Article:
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Marriage: Children:
  1. John H. Peters: Birth: 12 SEP 1820 in Strasbourg, France. Death: 2 MAY 1885 in Locust Grove, Lewis Co., New York

  2. Catharine Peters: Birth: 26 AUG 1821 in France. Death: 1 FEB 1889 in Oneida Co., New York

  3. George Peters: Birth: 20 AUG 1825 in Strasbourg, France. Death: 16 JAN 1913 in Constableville, Lewis Co., New York

  4. Margaret Elizabeth Peters: Birth: 3 AUG 1828 in Strasbourg, France. Death: 9 NOV 1895 in Belding, Mich.

  5. Nicholas Peters: Birth: DEC 1831 in Albany Co., New York. Death: 1 MAR 1910 in High Market Twp., Lewis Co., New York

  6. Charles Peters: Birth: 25 DEC 1834 in Lewis Co., New York. Death: 24 MAR 1911 in Turin, Lewis Co., New York

  7. Mary Peters: Birth: 22 JUL 1836 in New York. Death: 26 APR 1891 in Verona, Oneida Co., New York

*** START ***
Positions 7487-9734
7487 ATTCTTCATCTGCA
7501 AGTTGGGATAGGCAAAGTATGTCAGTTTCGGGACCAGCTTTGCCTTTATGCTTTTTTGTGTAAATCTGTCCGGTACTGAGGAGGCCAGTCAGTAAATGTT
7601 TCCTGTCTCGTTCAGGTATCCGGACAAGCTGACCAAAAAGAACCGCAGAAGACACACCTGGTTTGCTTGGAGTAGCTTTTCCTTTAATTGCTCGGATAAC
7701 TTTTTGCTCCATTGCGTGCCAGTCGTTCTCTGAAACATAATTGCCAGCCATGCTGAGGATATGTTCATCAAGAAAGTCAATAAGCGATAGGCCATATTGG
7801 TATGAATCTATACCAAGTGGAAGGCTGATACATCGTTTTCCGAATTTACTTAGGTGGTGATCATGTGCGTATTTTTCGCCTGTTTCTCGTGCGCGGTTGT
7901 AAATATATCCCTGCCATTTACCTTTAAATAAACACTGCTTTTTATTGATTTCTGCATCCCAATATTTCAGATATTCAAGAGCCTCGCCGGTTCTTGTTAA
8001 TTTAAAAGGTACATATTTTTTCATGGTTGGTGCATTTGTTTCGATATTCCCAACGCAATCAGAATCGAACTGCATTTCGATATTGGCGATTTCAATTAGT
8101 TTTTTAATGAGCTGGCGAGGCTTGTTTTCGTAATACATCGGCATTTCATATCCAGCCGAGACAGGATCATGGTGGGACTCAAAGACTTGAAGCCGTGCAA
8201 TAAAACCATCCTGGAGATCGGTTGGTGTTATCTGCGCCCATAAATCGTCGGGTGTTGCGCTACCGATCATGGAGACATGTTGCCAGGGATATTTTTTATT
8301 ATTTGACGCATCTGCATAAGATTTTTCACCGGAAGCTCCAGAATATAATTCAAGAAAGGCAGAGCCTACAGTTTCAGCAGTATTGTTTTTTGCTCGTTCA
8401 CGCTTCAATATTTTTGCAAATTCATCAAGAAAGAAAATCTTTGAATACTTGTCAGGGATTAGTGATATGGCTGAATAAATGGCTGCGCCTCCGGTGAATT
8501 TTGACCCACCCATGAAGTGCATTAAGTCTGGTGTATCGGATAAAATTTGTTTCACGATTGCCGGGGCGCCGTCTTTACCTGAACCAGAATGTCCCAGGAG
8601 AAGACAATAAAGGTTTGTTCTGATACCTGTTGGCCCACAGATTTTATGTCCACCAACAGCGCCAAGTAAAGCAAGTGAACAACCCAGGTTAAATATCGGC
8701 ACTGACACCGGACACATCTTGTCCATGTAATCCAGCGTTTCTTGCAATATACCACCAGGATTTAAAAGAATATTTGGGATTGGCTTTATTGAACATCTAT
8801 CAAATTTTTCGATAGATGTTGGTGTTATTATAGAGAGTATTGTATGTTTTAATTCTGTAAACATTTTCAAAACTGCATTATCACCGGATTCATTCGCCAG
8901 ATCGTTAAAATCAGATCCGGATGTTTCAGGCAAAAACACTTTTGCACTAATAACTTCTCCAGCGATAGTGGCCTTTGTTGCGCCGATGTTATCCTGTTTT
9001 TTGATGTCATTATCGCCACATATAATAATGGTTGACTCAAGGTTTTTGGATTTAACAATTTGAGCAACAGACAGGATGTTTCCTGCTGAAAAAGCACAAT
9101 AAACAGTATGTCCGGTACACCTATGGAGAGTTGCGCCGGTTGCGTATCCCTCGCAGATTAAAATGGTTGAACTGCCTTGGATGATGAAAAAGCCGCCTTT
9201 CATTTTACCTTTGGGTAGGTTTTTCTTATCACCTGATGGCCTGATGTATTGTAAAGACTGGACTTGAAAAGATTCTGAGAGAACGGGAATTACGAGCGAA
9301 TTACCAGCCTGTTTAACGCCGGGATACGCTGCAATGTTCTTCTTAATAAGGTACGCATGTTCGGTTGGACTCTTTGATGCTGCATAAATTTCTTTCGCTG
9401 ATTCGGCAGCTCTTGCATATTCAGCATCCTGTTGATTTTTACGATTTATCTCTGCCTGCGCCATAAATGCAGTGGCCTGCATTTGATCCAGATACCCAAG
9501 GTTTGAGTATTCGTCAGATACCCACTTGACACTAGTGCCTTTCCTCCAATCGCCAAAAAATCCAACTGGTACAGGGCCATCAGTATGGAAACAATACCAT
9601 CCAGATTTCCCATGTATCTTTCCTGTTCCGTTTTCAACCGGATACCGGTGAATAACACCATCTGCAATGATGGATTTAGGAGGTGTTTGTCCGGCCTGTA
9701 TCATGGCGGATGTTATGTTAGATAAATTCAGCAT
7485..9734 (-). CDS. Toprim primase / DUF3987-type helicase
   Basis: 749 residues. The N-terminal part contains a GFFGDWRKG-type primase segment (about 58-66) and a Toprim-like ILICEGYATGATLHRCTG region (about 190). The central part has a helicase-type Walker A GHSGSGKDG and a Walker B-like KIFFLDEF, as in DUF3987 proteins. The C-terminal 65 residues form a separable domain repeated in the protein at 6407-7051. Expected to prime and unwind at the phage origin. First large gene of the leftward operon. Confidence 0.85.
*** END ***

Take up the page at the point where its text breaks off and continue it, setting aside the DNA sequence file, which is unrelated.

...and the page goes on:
a. Note:   John may have Americanized his name from Petris to Peters (which is the surname listed for John, Jr., on his naturalization records from 1840). At least two of his children were born in the city of Strasbourg (John Peters, Jr., was born there in 1820 according to his granddaughter, Bertha Peters Blakeman, and George was born there in 1825 according to his obituary). Strasbourg is in the Alsace region of north-eastern France (with the river Rhine as its eastern border), but over the years it shifted back and forth between France and Germany, which is why some records indicate the family was from Germany and others say France. John and family immigrated to the U.S. in 1829. They arrived in the port of New York from LeHavre on the ship Hewes on 30 Oct 1829 and are listed on the passenger list as: "Hans Peters, 30, Farmer; Catharine, 32, his wife; Hans, 8; Catharine, 7; George, 4; Margaret, 1" (note that Hans is a short form of the German name "Johann", or in English "John"). John and Catherine were living in Albany Co., N.Y., by 1831, which is where their son, Nicholas, was born. By 1832 they had settled in Lewis Co., N.Y., where they farmed. The 1835 state census indicates they had 2 head of cattle, no horses, one sheep, and one hog. They are in the West Turin Twp. census of 1835, 1840, and 1850, and in the High Market Twp. census of 1860, 1865, and 1870 (High Market was formed from West Turin in 1852). Early census records suggest they had 4 sons and 3 daughters, but only 6 of their names are known (a female born between 1820 and 1825 was still living with them in 1840 and may well have married shortly after that). A bit of history about Alsace from one website: "... the population of Alsace was growing rapidly, from 800,000 in 1814 to 914,000 in 1830... The combination of factors meant hunger, housing shortages and a lack of work for young people. Thus, it is not surprising that... many Alsatians began to sail for America... Many American recruiters worked for shipowners and made grandiose, fictitious promises to the restless Alsatians. Once they agreed and surreptitiously left Alsace, they often found themselves forced into indentured servitude. This was so abused in fact that in 1818 the Louisiana general assembly enacted legislation protecting the rights of such immigrants, which sometimes led to new tactics such as shipowners demanding exorbitant passage fees. Even so, tens of thousands of settlers emigrated to the United States between 1817 and 1839." John and Catherine were buried in Constableville Cemetery. His stone indicates he died on March 31 1876 at the age of 77 years (assuming his birth date was sometime after March he would have been born in 1898). is NOT responsible for the content of the GEDCOMs uploaded through the WorldConnect Program. The creator of each GEDCOM is solely responsible for its content.